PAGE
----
Perhaps you saw Lillian Daniel’s OpEd piece in the Huffington Post a few years ago. In it she tells about how she hates it when someone on an airplane finds out she is minister and then feels compelled to tell her that they are spiritual but not religious and that they find God in the sunset.
Peter, James, and John do not find Jesus in the sunset. They do find him on the mountain but this has little to do with the mountain and everything to do with Jesus.
And that, I think, is the point of this story. They see Jesus like they have never seen him before.
They probably could not put it into words, and neither can we, which is why we must be content with Matthew’s report of his face shining like the sun, his clothes becoming dazzling white, and Moses and Elijah appearing on the scene.
Peter, James, and John saw Jesus like they had never seen him before. Seeing is not only what we do with our eyes, but also with our soul. Seeing has to do with understanding. Their eyes were opened. Luke uses this expression when the Emmaus disciples recognize Jesus in the breaking of the bread. Something profound happened and their lives will never be the same for they who had been disillusioned and despairing now return to Jerusalem.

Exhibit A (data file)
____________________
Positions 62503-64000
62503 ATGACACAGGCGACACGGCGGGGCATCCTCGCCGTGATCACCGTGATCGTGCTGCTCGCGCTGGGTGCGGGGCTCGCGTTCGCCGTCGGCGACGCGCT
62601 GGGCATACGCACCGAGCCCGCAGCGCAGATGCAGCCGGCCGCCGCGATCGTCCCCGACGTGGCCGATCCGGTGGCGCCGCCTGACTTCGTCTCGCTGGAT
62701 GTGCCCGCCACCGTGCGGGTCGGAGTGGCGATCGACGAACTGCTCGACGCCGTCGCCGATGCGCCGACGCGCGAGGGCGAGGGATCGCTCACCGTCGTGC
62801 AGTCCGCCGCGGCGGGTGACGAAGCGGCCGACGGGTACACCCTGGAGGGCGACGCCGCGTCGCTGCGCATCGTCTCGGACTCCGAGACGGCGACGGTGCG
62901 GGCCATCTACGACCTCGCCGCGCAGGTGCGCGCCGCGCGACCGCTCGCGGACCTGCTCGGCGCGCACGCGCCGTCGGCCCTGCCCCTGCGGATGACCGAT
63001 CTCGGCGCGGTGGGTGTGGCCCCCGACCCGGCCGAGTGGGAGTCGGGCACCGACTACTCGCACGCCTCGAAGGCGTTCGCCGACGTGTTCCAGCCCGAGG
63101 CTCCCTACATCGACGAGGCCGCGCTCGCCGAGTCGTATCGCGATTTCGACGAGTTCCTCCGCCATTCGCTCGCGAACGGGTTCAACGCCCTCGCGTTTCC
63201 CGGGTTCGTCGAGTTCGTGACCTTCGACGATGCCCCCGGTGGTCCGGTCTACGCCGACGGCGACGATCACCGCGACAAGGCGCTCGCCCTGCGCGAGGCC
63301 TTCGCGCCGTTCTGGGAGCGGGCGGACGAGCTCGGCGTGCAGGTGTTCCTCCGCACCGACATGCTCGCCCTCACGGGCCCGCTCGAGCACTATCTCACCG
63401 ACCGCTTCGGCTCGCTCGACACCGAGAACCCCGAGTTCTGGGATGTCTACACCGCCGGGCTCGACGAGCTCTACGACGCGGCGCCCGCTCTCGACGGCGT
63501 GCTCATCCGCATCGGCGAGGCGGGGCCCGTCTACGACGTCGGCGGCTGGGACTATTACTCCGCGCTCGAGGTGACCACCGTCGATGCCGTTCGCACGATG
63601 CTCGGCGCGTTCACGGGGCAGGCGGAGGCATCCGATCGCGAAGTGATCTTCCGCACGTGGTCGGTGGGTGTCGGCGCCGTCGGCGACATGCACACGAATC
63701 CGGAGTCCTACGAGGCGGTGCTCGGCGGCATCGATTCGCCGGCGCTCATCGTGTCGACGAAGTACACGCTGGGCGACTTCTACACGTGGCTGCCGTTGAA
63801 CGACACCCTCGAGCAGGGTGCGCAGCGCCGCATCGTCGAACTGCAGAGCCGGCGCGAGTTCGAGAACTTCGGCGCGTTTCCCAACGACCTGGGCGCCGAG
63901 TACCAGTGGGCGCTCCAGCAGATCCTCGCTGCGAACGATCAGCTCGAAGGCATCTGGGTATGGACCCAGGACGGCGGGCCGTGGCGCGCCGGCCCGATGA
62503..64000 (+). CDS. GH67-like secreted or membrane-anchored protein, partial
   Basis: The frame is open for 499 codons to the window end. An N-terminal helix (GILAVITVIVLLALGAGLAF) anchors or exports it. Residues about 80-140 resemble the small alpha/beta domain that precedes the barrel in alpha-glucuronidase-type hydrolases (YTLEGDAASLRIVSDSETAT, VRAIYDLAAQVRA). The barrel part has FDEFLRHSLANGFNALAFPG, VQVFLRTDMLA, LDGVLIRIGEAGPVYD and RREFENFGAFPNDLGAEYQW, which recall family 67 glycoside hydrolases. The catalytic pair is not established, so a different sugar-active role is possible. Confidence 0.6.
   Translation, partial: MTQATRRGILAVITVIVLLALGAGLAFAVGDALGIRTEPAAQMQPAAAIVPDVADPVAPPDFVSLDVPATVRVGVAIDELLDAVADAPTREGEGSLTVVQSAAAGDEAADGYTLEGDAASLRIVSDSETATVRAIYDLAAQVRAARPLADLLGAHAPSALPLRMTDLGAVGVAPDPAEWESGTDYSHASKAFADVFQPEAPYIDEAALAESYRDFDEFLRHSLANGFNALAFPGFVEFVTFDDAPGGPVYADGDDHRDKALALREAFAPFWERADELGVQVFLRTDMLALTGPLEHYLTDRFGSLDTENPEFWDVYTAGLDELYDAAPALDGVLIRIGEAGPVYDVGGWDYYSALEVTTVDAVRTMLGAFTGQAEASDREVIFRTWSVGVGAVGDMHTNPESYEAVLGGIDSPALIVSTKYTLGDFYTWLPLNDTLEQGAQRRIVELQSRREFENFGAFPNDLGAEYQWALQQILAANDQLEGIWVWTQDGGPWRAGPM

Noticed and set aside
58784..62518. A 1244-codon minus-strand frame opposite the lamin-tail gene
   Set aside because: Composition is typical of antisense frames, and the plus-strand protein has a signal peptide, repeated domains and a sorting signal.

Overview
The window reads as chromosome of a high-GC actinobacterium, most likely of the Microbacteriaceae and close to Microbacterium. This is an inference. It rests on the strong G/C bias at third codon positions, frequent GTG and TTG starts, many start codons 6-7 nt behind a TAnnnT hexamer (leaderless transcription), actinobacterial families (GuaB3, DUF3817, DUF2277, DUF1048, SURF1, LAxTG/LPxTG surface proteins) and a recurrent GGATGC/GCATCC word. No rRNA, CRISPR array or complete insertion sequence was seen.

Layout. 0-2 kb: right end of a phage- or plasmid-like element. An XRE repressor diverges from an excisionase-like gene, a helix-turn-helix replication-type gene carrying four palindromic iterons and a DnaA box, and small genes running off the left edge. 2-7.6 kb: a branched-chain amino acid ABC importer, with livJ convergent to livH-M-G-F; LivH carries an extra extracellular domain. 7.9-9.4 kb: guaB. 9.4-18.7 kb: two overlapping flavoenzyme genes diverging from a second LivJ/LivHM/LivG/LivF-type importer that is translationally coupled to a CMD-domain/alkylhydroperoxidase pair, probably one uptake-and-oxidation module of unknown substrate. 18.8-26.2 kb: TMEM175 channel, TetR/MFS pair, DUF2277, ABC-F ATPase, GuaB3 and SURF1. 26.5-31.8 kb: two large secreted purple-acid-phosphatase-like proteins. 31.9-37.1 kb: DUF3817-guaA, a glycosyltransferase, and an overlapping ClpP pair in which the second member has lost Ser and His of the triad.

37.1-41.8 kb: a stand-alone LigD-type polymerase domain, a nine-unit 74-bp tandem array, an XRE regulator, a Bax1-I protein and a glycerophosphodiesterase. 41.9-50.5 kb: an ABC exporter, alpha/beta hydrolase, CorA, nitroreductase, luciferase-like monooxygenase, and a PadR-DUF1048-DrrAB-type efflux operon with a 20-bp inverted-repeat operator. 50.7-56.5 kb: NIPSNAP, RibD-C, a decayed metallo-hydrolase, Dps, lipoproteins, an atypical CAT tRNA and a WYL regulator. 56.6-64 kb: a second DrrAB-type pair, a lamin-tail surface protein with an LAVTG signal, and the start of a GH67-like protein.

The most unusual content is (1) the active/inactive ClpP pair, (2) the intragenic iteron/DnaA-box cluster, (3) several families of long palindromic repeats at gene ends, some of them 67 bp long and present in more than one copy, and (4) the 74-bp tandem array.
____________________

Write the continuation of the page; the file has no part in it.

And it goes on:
When in Acts 9 Ananias comes to Paul, something like scales falls from Paul’s eyes and he, the enemy of the church, is baptized.
Matthew begins this section with the words, “six days later,” which makes us wonder about what was six days earlier. Hard for people like me who sometimes can’t even remember what they did yesterday.
When we look back to chapter 16 we find the confession of Peter, Jesus’ foretelling of his death, and then this verse, “From that time on, Jesus began to show his disciples that he must go to Jerusalem and undergo great suffering at the hands of the elders and chief priests and scribes, and be killed, and on the third day be raised.” (16:21)
What Peter, James, and John saw on the Mountain was not only God’s glory but God’s glory entering our world in Jesus, and God’s glory revealed in Jesus.